Map of Temple University Hospital
Finding Your Way at Temple University Hospital
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Welcome to Temple University Hospital. To help you find your way in our buildings, we’ve divided them into zones.
How to Get Around
- Find out the room number of your destination.
- Follow the overhead directional signs to the Zone and Zone Elevators.
- Take the elevator to the destination Floor.
- Follow the directional signs to the room number.
- PURPLE: Admissions, Cashier Office, Emergency Room, and Inpatient Rooms
- BLUE: Abdominal Organ Transplant, Anesthesia, Blood Draw Lab/Outpatient Registration, Cardiovascular Testing, Hepatology, Nephrology, OB/Gynecology, Orthopaedics Clinic, Outpatient Pharmacy, Radiology, and Rheumatology
- GREEN: Bariatric Surgery, Infectious Disease, Ophthalmology, and Plastic and Reconstructive Surgery
- ORANGE: Hospital outpatient testing as well as the Cancer Center, Digestive Disease Center, Infectious Disease Clinic, and Lung Center
- YELLOW: The Boyer Pavilion, located at the northeast corner of Broad and Tioga Streets holds inpatient rooms as well as outpatient offices for Breast Surgery, Cardiology, Cardiovascular Surgery, General Surgery, Heart Failure, Limb Salvage Center, Neurology, Neurophysiology, Neurosurgery, Orthopaedics, Otolaryngology, Physical Therapy, Spine, Thoracic Surgery, Trauma Surgery, and Urology
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Temple's Dr. Steven R. Houser is New President-Elect of the American Heart Association
Steven R. Houser, PhD, FAHA, Senior Associate Dean of Research, the Vera J. Goodfriend Endowed Chair of Cardiovascular Research and Director of the Cardiovascular Research Center at Temple University School of Medicine (TUSM), has been elected to serve as president-elect of the American Heart Association (AHA), the nation's oldest and largest voluntary organization dedicated to fighting heart disease and stroke.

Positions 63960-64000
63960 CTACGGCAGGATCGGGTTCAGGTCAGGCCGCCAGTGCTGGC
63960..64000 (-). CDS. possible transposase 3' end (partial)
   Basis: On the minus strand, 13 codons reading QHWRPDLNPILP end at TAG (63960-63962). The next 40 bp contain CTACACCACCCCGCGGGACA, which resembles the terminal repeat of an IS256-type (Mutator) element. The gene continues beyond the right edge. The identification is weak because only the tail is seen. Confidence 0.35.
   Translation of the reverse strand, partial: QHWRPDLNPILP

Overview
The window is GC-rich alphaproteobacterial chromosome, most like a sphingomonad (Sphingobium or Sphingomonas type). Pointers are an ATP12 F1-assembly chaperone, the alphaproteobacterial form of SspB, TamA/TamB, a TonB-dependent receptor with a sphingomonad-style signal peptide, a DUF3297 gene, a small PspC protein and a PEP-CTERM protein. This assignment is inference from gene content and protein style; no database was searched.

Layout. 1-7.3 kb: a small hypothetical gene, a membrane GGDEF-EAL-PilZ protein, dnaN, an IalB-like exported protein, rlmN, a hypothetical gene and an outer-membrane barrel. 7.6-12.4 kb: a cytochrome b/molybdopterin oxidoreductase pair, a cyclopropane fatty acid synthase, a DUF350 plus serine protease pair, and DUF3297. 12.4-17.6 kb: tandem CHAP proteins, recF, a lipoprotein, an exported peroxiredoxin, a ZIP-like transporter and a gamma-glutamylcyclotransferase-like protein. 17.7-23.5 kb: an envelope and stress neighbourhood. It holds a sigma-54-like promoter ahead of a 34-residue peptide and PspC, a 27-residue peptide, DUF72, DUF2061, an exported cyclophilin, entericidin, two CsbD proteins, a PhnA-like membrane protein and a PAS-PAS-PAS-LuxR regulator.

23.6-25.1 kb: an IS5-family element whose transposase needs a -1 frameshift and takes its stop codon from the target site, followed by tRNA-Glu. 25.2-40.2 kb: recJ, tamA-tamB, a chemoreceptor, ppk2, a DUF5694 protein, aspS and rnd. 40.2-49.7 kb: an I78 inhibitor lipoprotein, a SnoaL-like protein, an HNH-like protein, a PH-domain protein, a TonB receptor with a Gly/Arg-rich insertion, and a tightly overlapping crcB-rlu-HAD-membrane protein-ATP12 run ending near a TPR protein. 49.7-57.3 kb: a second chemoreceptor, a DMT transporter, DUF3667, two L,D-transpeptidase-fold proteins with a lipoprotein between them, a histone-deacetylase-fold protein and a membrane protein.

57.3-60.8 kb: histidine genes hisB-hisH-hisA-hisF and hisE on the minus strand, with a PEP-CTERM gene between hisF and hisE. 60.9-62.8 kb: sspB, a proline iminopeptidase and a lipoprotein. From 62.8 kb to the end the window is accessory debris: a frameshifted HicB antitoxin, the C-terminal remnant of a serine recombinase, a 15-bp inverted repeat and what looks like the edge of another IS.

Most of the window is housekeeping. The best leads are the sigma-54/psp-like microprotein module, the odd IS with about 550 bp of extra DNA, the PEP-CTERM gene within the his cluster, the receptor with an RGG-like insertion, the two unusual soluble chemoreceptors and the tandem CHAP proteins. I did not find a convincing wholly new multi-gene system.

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Calcium Uptake by Mitochondria Makes Heart Beat Harder in Fight-or-Flight Response, Temple Researchers Discover
In a life-threatening situation, the heart beats faster and harder, invigorated by the fight-or-flight response, which instantaneously prepares a person to react or run. Now, a new study by researchers at Temple University School of Medicine (TUSM) shows that the uptick in heart muscle contractility that occurs under acute stress is driven by a flood of calcium into mitochondria—the cells' energy-producing powerhouses.
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Pennsylvania Health Secretary Visits Temple, Presents Commendation for Service Following the Amtrak Accident
Pennsylvania Secretary of Health Dr. Karen Murphy visited Temple University Hospital (TUH) on June 23rd to present Certificates of Recognition to Temple and other area hospitals for the care, dedication, and compassion they provided to victims of the May 12th Amtrak derailment. Temple Health clinicians and administrators, together with colleagues from hospitals across the region, gathered in TUH's Erny Auditorium to receive the honors.
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